You are one of the leading singers in an exceptional generation of singers from chez nous who are featured on lyric stages all over the world. Why do you think Quebec has produced so many excellent singers?
I’m convinced that it comes from the way that we speak. The Québécois accent is very open and we almost sing when we speak. It actually reminds me a lot of Italy, another country that has also produced some great voices. We also have some great teachers. It’s true that per capita we do produce a lot of good singers.
How did you find your voice?
I have always enjoyed singing. At home both my parents sang but of course we started with popular music. My father was a lumberjack and he would go into the woods for a week at a time and his colleagues would always report back that he sang while working. So we started singing from a very young age at home. Then of course I went to mass and I would sing in the choir with Sister Clairette and at the end of every year we would do a big revue with an opérette. So singing, being on stage, both were there from the start for me. The classical voice came later. I was 10 years old when my father brought home a disc of Pavarotti and when I heard him sing the Sanctus from Berlioz’ Grande messe des morts, I remember it vividly – that was it for me. It was also a time where culture was part of the television schedules with programs such as Les beaux dimanches on Radio-Canada. I also recall seeing complete operas on television such as Traviata or Bohème with great singers such as Freni and Pavarotti. The first job that I had, I bought myself a CD player and bought a disc of Tchaikovsky and Rachmaninov, it was like a world had opened itself up for me. As I said, I have always sung but the voice that I had when I sang pop, I found it very uncomfortable to listen to, I found it ugly, I felt that it wasn’t my voice. Then when I had my first voice lesson and then when I sang my first classical recital, I was completely calm. It was like it was my true voice singing. There are sometimes singers who say that they discovered they had a voice but don’t really like opera and only listen to other things outside of work. I also listen to all kinds of music – dance, chanson. But the truth is I love opera and classical music – vocal and instrumental music – completely.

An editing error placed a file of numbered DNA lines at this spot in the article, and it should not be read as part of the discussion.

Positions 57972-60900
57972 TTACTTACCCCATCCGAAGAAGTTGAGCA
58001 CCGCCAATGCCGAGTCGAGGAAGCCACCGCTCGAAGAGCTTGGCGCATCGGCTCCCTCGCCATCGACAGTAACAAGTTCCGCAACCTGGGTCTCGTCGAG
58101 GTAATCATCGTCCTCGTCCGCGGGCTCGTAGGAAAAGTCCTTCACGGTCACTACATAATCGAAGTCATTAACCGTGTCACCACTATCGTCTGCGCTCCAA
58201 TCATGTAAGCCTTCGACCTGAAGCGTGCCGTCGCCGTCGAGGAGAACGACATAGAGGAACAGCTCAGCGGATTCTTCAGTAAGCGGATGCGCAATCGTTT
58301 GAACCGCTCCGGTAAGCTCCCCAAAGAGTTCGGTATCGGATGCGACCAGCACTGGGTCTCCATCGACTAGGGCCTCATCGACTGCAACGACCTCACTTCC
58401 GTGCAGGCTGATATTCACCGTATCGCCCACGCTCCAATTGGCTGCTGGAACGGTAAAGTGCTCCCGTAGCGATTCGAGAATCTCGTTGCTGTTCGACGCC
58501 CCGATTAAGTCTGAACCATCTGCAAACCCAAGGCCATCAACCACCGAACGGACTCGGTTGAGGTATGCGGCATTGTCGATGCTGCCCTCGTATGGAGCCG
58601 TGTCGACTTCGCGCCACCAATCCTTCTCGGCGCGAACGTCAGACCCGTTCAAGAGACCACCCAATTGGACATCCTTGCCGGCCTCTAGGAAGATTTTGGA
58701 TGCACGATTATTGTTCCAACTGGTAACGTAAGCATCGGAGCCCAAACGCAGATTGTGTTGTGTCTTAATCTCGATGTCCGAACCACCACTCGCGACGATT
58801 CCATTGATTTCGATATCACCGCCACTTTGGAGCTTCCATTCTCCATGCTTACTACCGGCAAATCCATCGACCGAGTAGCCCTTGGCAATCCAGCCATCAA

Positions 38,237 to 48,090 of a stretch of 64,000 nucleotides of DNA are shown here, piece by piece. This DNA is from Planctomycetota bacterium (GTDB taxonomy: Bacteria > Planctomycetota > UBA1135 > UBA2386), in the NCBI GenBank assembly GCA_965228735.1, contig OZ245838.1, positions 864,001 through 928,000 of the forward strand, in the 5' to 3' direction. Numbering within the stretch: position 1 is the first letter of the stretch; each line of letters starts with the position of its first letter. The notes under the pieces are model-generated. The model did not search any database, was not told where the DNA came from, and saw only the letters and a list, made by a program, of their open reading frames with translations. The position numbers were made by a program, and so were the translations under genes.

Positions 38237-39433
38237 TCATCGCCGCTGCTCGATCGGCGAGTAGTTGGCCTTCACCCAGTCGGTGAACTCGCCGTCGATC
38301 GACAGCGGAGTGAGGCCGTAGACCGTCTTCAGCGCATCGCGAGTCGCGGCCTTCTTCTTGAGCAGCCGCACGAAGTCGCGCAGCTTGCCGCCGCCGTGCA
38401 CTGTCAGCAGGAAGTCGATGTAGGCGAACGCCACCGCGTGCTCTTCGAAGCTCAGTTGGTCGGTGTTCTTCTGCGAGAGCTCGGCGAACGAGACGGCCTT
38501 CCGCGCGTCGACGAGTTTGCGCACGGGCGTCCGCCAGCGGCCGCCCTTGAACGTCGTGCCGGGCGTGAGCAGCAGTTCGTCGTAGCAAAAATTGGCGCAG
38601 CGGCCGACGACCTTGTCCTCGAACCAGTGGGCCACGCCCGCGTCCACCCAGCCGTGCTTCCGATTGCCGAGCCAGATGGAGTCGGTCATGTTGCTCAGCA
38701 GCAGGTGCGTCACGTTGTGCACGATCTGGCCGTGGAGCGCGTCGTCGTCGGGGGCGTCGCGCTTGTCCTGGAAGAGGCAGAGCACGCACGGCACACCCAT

Coming up from you we have your debut as Carmen in concert in Paris. We also have a return to the baroque with Handel. What other wonderful things can we expect from you?
I haven’t sung Handel for such a long time. In a way I felt that I’d said good-bye to the baroque because during all those years where I sang so much baroque music, I felt like something of an impostor – especially when singing Handel. I found it difficult to sing Handel. Vivaldi on the other hand I felt needed an interpreter like me because if there’s no spirit to it, it falls flat. Handel is more instrumental and I always felt uncomfortable singing Handel coloratura, especially when I compared myself to other singers. That said, what I try to do is import some more personality into the coloratura, partly as a survival mechanism, but it also meant that people would tell me that I really brought something different to the music. I’m actually happy to be coming back to Handel because I feel that, thanks to Rossini, I’m in much better shape vocally and I think I can tackle him and feel more in control. I’m due to be singing Bertarido in Rodelinda on tour and it’s actually the only suitable role I’ve yet to sing in that piece. I recorded Unulfo with Alan Curtis and I sang Eduige on stage in Toronto so Bertarido was the only one left.
Let’s turn to Carmen, what do you think you’ll bring to Carmen?
Honestly, I don’t know yet. I always tell myself that nobody is ever happy with Carmen. The music is fabulous – it’s a masterpiece – but everyone has their opinion about how to do Carmen. I’m slightly apprehensive about it but I’m going to be doing it in concert. I’ve dreamt for years of doing Carmen on stage but I’ve never been offered it so this might be my only chance to do it. I’m going to make sure that the words are there and that the voice is bright. One has a tendency to see Carmen as quite dark, she has a dark side but she also likes to enjoy herself and that’s why she dies in the end. The other similar role I have sung was Dalila in Montreal. I really have to do that on stage again soon – it was like a glove. That’s a real contralto role, it’s deep – it’s fantastic. Singing Carmen is like a gift for me and I’m going to sing her with all my heart.
With thanks to the Royal Opera House.